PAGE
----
On October 12, 2021, the Food and Drug Administration approved abemaciclib (Verzenio, Eli Lilly and Company) with endocrine therapy (tamoxifen or an aromatase inhibitor) for adjuvant treatment of adult patients with hormone receptor (HR)-positive, human epidermal growth factor receptor 2 (HER2)-negative, node-positive, early breast cancer at high risk of recurrence and a Ki-67 score ≥20%, as determined by an FDA approved test. This is the first CDK 4/6 inhibitor approved for adjuvant treatment of breast cancer.
FDA also approved the Ki-67 IHC MIB-1 pharmDx (Dako Omnis) assay, submitted by Agilent, Inc., as a companion diagnostic for selecting patients for this indication.
Efficacy was evaluated in monarchE (NCT03155997), a randomized (1:1), open-label, two-cohort multicenter trial that included adult women and men with HR-positive, HER2-negative, node-positive, resected, early breast cancer with clinical and pathological features consistent with a high risk of disease recurrence. Patients were randomized to receive either 2 years of abemaciclib plus their physician’s choice of standard endocrine therapy or standard endocrine therapy alone.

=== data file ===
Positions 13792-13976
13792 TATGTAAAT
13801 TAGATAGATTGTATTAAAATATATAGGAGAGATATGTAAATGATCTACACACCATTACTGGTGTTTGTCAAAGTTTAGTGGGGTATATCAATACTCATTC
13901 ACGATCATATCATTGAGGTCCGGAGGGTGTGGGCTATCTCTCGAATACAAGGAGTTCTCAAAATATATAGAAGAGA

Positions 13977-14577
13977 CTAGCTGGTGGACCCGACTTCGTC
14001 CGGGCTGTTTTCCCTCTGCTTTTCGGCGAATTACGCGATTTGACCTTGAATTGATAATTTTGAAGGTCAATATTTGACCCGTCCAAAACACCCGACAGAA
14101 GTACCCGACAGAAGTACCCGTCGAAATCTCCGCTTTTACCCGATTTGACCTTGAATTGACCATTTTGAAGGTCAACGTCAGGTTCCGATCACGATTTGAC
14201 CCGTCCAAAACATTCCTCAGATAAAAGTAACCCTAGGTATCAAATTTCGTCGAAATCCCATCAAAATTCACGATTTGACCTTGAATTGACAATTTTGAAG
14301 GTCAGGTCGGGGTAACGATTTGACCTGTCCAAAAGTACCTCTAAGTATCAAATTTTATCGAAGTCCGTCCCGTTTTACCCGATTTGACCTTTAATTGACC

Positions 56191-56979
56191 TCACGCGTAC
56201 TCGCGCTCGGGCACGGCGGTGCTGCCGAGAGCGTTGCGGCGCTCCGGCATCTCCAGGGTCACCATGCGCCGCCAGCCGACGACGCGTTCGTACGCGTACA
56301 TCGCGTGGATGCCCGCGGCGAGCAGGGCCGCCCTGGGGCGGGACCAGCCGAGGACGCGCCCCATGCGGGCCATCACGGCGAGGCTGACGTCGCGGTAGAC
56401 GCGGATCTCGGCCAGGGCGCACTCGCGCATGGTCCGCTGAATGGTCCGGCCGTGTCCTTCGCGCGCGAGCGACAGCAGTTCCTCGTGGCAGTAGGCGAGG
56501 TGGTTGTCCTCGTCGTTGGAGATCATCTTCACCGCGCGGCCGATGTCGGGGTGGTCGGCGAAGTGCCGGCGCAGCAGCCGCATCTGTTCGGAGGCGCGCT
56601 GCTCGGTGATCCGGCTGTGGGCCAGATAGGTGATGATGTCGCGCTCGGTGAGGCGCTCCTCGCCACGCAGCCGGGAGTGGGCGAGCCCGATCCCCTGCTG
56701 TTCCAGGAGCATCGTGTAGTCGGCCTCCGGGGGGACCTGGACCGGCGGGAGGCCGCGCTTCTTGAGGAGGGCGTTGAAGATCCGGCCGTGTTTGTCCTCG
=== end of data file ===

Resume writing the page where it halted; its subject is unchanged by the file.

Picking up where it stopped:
The major efficacy outcome measure was invasive disease-free survival (IDFS). In patients with high risk of recurrence and Ki-67 Score ≥20% (N=2003), the trial demonstrated a statistically significant improvement in IDFS (HR 0.626; 95% CI: 0.488, 0.803; p=0.0042). IDFS at 36 months was 86.1% (95% CI: 82.8, 88.8) for patients receiving abemaciclib plus tamoxifen or an aromatase inhibitor and 79.0% (95% CI: 75.3, 82.3) for those receiving tamoxifen or an aromatase inhibitor. Overall survival data were not mature at the time of the IDFS analysis.
The most common adverse reactions (≥20%) were diarrhea, infections, neutropenia, fatigue, leukopenia, nausea, anemia, and headache.
The recommended abemaciclib starting dose is 150 mg taken twice daily in combination with tamoxifen or an aromatase inhibitor until completion of 2 years of treatment or until disease recurrence, or unacceptable toxicity.
This review used the Real-Time Oncology Review (RTOR) pilot program, which streamlined data submission prior to the filing of the entire clinical application, and the Assessment Aid, a voluntary submission from the applicant to facilitate the FDA’s assessment.
Healthcare professionals should report all serious adverse events suspected to be associated with the use of any medicine and device to FDA’s MedWatch Reporting System or by calling 1-800-FDA-1088.